Swimming as Aerobic Activity

How to Implement Swimming as a Great Aerobic Exercise

Swimming as Aerobic Activity

Swimming is a great way to boost your workout with fun aerobic exercise. Swimming helps you tone your muscles and work out your upper and lower body at the same time. Gliding through the water can also be a great way to vary your workout without putting more stress on your joints.

Health Benefits

Swimming as an aerobic exercise can help reduce chronic illnesses and improve the health of people with diabetes or heart disease. Swimming also can improve your mental health and your mood! Next time you're feeling cranky, go swimming! And if you have joint pain, swimming will ease the pressure put on your joints.

However, for people who are not used to exercising or are unhealthy, swimming can pose a risk to your health. That's because it is easy to exceed your target heart rate range while swimming. If you have any health concerns, you should talk to your doctor before starting this form of exercise.

Even if you are fit, swimming as an aerobic activity can take some getting used to. After all, you have to learn a whole new breathing pattern when you're swimming. If you have not swam in a while, you may even want to work with an instructor or take a swimming class to improve your form, strokes, and breathing pattern. A class or a private instructor will help you make the most of this exercise.

How To Start Swimming As An Exercise

All you really need is to find swimming pool and buy a bathing suit, cap, and goggles! Many recreation centers have swimming pools in their centers for you to use. These pools often have dedicated times for lap swimming or even swimming classes so you will not have to worry about maneuvering around kids and their swim toys, too.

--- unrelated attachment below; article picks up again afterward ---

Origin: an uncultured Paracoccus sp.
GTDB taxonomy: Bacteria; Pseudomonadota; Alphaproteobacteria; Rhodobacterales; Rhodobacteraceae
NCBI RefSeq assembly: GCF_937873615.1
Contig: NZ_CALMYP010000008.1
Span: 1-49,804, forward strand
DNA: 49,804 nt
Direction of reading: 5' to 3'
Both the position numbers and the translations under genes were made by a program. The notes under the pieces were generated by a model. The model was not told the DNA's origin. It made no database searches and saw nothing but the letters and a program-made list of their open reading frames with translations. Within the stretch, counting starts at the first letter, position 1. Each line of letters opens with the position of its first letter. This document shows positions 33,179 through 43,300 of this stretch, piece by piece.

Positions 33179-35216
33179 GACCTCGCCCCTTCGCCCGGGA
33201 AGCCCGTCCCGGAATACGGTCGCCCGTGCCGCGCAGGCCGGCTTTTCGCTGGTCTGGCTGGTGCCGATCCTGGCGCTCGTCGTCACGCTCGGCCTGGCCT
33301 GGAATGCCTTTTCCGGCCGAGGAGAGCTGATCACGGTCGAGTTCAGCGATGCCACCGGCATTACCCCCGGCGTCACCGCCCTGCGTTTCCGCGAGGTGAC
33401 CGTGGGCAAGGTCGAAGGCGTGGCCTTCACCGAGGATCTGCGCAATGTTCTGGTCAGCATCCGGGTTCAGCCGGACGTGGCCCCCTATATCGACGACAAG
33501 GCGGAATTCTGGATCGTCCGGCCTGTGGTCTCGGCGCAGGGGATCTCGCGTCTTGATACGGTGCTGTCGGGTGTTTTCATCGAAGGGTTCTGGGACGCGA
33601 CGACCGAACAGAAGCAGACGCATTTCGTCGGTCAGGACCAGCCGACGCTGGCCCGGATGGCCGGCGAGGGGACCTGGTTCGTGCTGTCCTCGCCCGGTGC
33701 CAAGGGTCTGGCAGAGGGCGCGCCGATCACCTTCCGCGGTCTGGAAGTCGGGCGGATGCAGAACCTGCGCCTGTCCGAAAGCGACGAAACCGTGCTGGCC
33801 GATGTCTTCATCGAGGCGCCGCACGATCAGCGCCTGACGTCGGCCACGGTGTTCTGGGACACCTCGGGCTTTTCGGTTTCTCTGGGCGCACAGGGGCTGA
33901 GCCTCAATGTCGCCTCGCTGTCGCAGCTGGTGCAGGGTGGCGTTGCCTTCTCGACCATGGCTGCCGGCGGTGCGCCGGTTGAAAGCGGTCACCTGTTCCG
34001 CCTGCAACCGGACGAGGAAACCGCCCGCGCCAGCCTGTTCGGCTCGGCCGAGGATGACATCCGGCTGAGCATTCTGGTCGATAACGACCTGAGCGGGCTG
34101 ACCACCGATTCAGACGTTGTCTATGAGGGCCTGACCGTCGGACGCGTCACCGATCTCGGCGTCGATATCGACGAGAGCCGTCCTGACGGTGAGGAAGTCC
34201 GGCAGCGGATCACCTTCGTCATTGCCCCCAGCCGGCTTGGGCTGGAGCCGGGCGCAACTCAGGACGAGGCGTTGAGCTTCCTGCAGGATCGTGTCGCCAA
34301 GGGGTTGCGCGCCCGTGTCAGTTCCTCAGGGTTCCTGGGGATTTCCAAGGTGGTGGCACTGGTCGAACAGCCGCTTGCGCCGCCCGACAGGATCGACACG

To get the most out of swimming, you should shoot to swim for 30 to 60 minutes, three to five times a week. Don't overexert yourself either – you should still be able to maintain a conversation while performing the activity. If that's not possible, slow it down until you can speak again. You also can start out with various tools to help you maintain your buoyancy and breathing while figuring out your stroke and your form without overexerting yourself.

Categories: Exercise

5.0/5 rating (2 votes)

When you are ready to add swimming to your workout, make sure to warm up at the start. Swim easily for 10 minutes to warm up your muscles and then start working on lap intervals with breaks in between. For your intervals, you can start out by swimming two laps at a pace that works for you, but still feels difficult. Then, take a break for 10-20 seconds and repeat the intervals 10-15 times. Finally, cool down appropriately when you're done with your workout.

One thing you want to be careful of when starting to swim is kicking too much. This is a common problem for people who are just starting to swim. Your upper body is going to be what really moves you in swimming. Your legs are important, but you only need to kick enough to keep them up. What you need to do with your legs is gently tap the water with your feet rather than doing full-blown kicks.

If you choose swimming as your aerobic exercise, you'll be on the way to a healthier you: less chronic illnesses; happier mood and less mental health issues; and an activity you can enjoy as you age.